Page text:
A reader named Joanna recently emailed me the following question:
I’m not sure if you take topic requests, but I’m interested in hearing how to stay on budget while feeding your family as much organic/natural food as possible. I am really trying to move in that direction and not having much luck. I’m a single mom of 4 and work, so I have no time for multiple stores, coupons, etc.
Great question, Joanna. (And, yes, I am always happy to write about a particular topic if asked, provided I know something about it!) We all want to save money, but I think most of us also care about the health of our families just as much. Cheap junk with artificial flavors, preservatives, and chemicals galore shouldn’t be the mainstay of anyone’s diet, even if it’s free from a deal. Because I enjoy shopping and couponing, it’s worthwhile for me to spend the extra time/effort. Folks who don’t have that time—or interest—can still save in other ways. Here are 8 ways to balance frugality and nutrition:
1. Plan – I make a detailed grocery list and a menu plan and stick with both. Seriously, if you only make this change, it will save considerable time and money—no needless trips to the store for a single, forgotten item; no dinner time panic; no “emergency” Drive-Thru runs.
2. Scan the Flyers – By looking at the store ads, buying what’s on sale, and creating a menu plan based around it, you can afford to stock up on the good stuff. Items that are perishable should be used or frozen soon, while shelf-stable foods can go right into the stock pile. Every large grocery chain has a few rock bottom deals that can’t be beat; these are called Loss Leaders. They change weekly and are always worth looking into.
3. Look for markdowns and clearance – Items that are nearing their expiration date will often be discounted as an incentive to buy. I have seen tons of meat, dairy, and produce—including super-expensive organics—offered. Not all stores do it, and those that do will have their own policy/schedule, so you may have to ask. Personally, I find the best markdowns very early in the morning or right before closing time.
4. Cook from scratch – Eliminate as many processed foods from your diet as you can and you’ll not only save a lot of money, you’ll also eat much healthier. Baby-step your way away from reliance on processed foods. I like to have fresh fruit and veggies washed, cut up, and available at all times to snack on. I also like to cook meals in big batches and freeze things whenever possible for future use.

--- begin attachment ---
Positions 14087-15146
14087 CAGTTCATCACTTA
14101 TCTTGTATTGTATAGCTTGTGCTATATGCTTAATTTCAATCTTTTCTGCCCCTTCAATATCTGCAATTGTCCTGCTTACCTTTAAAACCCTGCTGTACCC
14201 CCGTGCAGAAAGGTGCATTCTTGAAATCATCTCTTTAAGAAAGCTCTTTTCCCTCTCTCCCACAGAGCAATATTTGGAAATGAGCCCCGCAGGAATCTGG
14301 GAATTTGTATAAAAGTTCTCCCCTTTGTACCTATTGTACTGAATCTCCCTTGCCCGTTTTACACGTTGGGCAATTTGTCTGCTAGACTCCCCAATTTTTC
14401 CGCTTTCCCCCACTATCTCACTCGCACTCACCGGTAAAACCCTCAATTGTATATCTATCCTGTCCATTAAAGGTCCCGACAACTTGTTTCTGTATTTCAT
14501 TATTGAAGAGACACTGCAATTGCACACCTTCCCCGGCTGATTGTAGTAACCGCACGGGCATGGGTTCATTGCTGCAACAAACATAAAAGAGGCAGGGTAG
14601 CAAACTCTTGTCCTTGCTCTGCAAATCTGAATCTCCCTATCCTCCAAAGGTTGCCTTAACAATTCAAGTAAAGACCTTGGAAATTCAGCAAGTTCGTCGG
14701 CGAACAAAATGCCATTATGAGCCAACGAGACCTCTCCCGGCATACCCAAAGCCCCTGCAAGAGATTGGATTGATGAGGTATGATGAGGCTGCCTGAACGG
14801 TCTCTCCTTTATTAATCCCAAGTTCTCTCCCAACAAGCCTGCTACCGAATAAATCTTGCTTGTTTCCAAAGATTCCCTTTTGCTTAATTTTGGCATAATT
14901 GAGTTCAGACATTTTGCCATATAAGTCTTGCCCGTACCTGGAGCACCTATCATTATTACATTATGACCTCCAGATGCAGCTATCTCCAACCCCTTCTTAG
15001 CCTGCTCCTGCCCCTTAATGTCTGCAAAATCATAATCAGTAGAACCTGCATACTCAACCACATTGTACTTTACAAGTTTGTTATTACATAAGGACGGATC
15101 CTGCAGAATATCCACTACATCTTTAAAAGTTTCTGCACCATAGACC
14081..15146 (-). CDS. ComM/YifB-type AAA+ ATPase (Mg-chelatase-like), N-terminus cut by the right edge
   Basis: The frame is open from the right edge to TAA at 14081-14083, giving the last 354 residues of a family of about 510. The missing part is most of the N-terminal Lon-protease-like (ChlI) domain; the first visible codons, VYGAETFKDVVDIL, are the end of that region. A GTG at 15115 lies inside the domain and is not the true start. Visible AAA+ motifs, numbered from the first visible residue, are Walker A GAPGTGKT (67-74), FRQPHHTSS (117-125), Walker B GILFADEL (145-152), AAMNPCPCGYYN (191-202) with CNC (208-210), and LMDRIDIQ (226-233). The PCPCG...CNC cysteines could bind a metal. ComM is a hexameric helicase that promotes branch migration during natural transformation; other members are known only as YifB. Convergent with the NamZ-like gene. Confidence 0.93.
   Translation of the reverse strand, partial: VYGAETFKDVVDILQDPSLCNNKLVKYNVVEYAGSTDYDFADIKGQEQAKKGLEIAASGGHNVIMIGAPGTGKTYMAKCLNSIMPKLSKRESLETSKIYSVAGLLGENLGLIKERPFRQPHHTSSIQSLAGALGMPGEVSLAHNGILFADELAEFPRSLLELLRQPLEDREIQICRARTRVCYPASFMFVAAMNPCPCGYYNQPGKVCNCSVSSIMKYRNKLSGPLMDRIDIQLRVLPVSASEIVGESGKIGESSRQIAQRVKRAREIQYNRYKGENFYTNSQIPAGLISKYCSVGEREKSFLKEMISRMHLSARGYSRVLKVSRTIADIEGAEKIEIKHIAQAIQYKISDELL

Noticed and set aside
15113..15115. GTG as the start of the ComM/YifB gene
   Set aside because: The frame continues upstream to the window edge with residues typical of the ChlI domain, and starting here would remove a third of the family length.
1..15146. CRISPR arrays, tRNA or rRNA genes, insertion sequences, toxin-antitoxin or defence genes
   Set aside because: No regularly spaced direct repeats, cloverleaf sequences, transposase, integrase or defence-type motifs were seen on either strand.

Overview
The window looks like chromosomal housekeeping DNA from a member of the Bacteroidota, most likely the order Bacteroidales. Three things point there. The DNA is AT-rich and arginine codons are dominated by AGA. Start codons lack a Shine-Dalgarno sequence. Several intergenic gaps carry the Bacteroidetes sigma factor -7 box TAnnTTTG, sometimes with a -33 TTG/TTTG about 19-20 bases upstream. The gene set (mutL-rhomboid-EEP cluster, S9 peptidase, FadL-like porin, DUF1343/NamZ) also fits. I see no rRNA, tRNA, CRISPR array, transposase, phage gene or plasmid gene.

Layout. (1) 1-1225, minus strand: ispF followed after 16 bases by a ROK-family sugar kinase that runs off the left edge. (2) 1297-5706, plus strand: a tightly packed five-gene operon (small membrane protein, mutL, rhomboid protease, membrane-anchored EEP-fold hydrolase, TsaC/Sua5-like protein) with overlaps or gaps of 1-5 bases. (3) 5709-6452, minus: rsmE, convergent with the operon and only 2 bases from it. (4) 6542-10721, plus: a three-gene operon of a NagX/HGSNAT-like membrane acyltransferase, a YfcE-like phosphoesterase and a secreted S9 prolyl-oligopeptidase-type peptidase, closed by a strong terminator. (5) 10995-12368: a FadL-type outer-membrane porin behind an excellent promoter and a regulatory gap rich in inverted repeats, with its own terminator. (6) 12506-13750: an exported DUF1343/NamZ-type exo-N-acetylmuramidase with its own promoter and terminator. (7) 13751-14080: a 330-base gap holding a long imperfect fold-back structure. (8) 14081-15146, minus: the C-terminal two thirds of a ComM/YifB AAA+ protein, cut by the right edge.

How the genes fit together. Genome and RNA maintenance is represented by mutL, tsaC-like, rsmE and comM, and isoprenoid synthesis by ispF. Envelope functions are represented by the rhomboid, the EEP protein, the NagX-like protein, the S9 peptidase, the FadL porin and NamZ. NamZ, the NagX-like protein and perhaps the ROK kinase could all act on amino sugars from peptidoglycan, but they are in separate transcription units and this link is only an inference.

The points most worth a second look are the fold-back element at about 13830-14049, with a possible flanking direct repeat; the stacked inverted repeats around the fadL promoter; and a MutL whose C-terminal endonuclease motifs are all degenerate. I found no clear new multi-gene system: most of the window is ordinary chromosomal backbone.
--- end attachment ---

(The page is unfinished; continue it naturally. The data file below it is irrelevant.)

5. Use whole foods – Ditch the cans, bags, and boxes in favor of fresh. A 10-lb bag of potatoes is often cheaper than a bag of potato chips. Recipes that have fewer, inexpensive ingredients are cheaper, quicker to prepare, and much better health-wise. A lot of our meals are simply based around 3 items (meat, veggie, grain).
6. Limit meat and dairy – If you insist on eating strictly organic and can’t afford a lot of it, simply cut back. It is possible to get adequate protein and calcium without consuming large amounts of meat and dairy, but most families don’t want to be strict vegetarians. Adding a small amount to a recipe and stretching it with other foods is a good way to do it.
7. Scrimp vs Splurge – We don’t eat all organic at this point, but I try to incorporate some whenever possible. Hormone-free meat, milk, and eggs are especially important. Don’t worry about organic produce with a thick rind like bananas; stick to the more easily contaminated ones like berries.
8. Look into alternatives – Plant a garden, barter with friends, use a meal delivery service, join a co-op, check out local farms, farmer’s markets and CSAs. There are resources beyond a grocery store, after all!
Because food is a constant need, it’s impossible to eat perfectly, everyday. Simply do your best and trust God with the rest. I think this is the most important point to be stressed. No matter how well we do, we can always find someone who is doing it “better.” (According to them and their social media feed, anyway!) Every family is different. We all have different tastes, different budgets, and different ideas. Instead of focusing on what you can’t do, just try to focus on the positive. Tiny efforts add up over time and that’s what counts.